De Faakto Intelligence Research Observatory

Chikungunya-Mosquito-Borne Viral Disease


Chikungunya-Mosquito-Borne Viral Disease

Chikungunya is a mosquito-borne viral disease first described during an outbreak in southern Tanzania in 1952. It is an RNA virus that belongs to the alphavirus genus of the family Togaviridae. The name “chikungunya” derives from a word in the Kimakonde language, meaning “to become contorted”, and describes the stooped appearance of sufferers with joint pain (arthralgia). (WHO, 2018)

What is Chikungunya?
• Chikungunya is a viral disease transmitted to humans by infected mosquitoes

What are the symptoms of Chikungunya?
• Fever
• Severe joint pain- debilitating with various durations
• Muscle pain
• Headache
• Nausea
• Fatigue
• Rash (WHO, 2018)

Is the disease difficult to diagnose?
• Signs and symptoms are similar to Dengue & Zika, which makes it challenging to diagnose in some areas (WHO, 2018)

Where does the disease traditionally occur?
• Africa
• Asia
• Indian subcontinent
• A major outbreak occurred in 2015, affecting several countries of the Region of the Americas
• Chikungunya has been identified in over 60 countries (WHO, 2018)

Is there a cure for Chikungunya?
• There is no cure
• There is no specific antiviral drug treatment for chikungunya
• Treatment is supportive in nature with focus on symptom relief (WHO, 2018)

How are symptoms treated?
• Joint pain is treated using anti-pyretics, optimal analgesics and fluids (WHO, 2018)

What areas are at risk of Chikungunya?
• Human habitations close to mosquito breeding sites are at risk (WHO, 2018)

What are the long term effects of Chikungunya?
• Joint pain is debilitating, lasting for a few days but may be prolonged for weeks or months even years
• The virus can cause acute, subacute or chronic disease
• Majority of patients fully recover
• On occasion, cases of eye and gastrointestinal complaints, neurological and heart complications have been reported
• In older people, the disease may contribute to cause of death (WHO, 2018)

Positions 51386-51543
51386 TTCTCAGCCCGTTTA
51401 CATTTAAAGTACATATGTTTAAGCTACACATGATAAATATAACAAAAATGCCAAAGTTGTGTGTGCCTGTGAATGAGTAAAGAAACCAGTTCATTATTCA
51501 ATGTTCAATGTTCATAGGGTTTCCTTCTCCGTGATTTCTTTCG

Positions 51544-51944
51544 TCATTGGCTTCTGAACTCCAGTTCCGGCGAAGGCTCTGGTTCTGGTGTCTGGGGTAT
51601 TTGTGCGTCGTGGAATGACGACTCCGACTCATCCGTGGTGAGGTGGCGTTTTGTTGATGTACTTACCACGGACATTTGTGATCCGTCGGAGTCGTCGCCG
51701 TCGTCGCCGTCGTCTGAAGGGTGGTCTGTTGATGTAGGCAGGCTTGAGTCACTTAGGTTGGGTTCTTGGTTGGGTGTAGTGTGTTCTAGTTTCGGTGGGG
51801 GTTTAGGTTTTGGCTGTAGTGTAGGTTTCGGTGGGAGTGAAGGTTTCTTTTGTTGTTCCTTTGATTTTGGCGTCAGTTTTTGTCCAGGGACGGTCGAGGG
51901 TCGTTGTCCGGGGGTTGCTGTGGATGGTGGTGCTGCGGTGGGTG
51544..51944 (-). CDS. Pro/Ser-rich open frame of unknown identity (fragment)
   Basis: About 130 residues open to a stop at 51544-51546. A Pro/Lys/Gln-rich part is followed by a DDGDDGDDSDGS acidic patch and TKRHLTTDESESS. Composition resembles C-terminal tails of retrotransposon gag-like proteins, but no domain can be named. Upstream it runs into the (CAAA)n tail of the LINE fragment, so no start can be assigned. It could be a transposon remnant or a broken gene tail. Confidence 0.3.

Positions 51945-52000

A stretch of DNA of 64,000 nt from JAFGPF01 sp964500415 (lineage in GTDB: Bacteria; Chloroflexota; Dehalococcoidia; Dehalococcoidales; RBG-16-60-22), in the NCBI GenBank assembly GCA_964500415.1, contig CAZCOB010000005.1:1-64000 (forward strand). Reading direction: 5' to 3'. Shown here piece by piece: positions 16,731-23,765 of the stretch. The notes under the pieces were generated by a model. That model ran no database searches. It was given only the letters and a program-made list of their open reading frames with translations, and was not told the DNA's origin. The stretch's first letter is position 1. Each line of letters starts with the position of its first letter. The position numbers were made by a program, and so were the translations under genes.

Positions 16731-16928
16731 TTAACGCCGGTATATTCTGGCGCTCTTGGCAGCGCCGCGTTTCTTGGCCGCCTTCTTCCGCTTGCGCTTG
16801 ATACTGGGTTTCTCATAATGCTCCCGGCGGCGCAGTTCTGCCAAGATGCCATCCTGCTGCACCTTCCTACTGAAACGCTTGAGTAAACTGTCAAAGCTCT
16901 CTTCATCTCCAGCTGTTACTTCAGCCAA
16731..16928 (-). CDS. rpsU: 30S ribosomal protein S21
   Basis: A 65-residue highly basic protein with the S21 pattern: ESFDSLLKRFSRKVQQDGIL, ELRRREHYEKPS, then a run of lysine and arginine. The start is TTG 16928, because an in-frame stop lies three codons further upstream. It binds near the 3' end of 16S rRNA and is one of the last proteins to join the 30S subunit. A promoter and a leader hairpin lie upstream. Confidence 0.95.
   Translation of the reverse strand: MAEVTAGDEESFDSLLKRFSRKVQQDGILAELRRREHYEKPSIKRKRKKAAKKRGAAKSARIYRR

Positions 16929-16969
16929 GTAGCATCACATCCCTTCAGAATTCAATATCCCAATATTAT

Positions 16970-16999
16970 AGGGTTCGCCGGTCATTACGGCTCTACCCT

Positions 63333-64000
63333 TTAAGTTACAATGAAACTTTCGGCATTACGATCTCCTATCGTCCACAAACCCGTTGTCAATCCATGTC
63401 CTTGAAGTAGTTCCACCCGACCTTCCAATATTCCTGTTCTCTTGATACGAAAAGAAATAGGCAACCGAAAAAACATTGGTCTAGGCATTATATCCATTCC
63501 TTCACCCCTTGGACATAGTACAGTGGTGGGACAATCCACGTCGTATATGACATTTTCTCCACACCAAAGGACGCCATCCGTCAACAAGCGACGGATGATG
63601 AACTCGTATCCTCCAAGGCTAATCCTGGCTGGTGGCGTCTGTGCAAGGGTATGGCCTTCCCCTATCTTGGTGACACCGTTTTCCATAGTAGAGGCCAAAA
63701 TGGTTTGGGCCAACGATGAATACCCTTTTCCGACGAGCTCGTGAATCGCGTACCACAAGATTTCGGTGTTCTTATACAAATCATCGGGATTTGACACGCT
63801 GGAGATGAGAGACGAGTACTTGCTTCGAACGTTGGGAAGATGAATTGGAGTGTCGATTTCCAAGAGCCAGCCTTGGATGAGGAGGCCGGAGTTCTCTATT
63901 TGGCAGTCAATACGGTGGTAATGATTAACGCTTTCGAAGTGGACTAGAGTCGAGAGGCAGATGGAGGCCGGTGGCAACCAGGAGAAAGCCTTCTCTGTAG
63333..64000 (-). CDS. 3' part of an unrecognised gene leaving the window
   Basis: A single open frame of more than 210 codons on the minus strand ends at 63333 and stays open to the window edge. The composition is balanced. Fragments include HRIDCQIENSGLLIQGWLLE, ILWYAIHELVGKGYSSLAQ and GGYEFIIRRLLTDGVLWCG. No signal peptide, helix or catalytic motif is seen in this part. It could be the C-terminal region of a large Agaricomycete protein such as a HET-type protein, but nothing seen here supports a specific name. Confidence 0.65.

How is the virus transmitted?
• The virus is transmitted from human to human by the bites of infected female mosquitoes
• Most commonly, the mosquitoes involved are Aedes aegypti and Aedes albopictus, two species which can also transmit other mosquito-borne viruses, including dengue
• Aedes aegypti and Aedes albopictus bite throughout daylight hours early morning and late afternoon
• Both species are found biting outdoors, Aedes aegypti will feed indoors (WHO, 2018)

What is the onset time of illness?
• Onset of illness occurs between 4 and 8 days after bite, but can range from 2 to 12 days
(WHO, 2018)

How is Chikungunya Diagnosed?
• Serological tests, such as enzyme-linked immunosorbent assays (ELISA), may confirm the presence of IgM and IgG anti-chikungunya antibodies
• IgM antibody levels are highest 3 to 5 weeks after the onset of illness and persist for about 2 months Samples collected during the first week after the onset of symptoms should be tested by both serological and virological methods (RT-PCR)
• Various reverse transcriptase–polymerase chain reaction (RT–PCR) methods are available but are of variable sensitivity (WHO, 2018)

Prevention of Chikungunya
• Reducing natural and artificial water-filled container habitats that support breeding of the mosquitoes
• During outbreaks, insecticides may be sprayed to kill flying mosquitoes, applied to surfaces in and around containers where the mosquitoes land, and used to treat water in containers to kill the immature larvae
• Clothing which minimizes skin exposure to the day-biting vectors is advised
• Repellents can be applied to exposed skin or to clothing
• Repellents should contain DEET (N, N-diethyl-3-methylbenzamide), IR3535 (3-[N-acetyl-N-butyl]-aminopropionic acid ethyl ester) or icaridin (1-piperidinecarboxylic acid, 2-(2-hydroxyethyl)-1-methylpropylester)
• Insecticide-treated mosquito nets afford good protection
• Mosquito coils or other insecticide vaporizers may also reduce indoor biting (WHO, 2018)


Chikungunya-World Health Organization (2018)

Chikungunya Virus-Center for Disease Control (2018)

Disclaimer-De Faakto Intelligence Research is provided to first responders for situational awareness, advice, guidance and educational purposes. Intelligence is perishable and fluid. Intelligence is updated and reassessed as new information becomes available. Sources are evidence based and multiple sources are used when possible. Sometimes intelligence assessments present gaps in information, this is a reality in intelligence led operations and gaps are filled when information presents. Emergency first responders should always follow best industry practices, organizational policy-procedures and regulatory standards.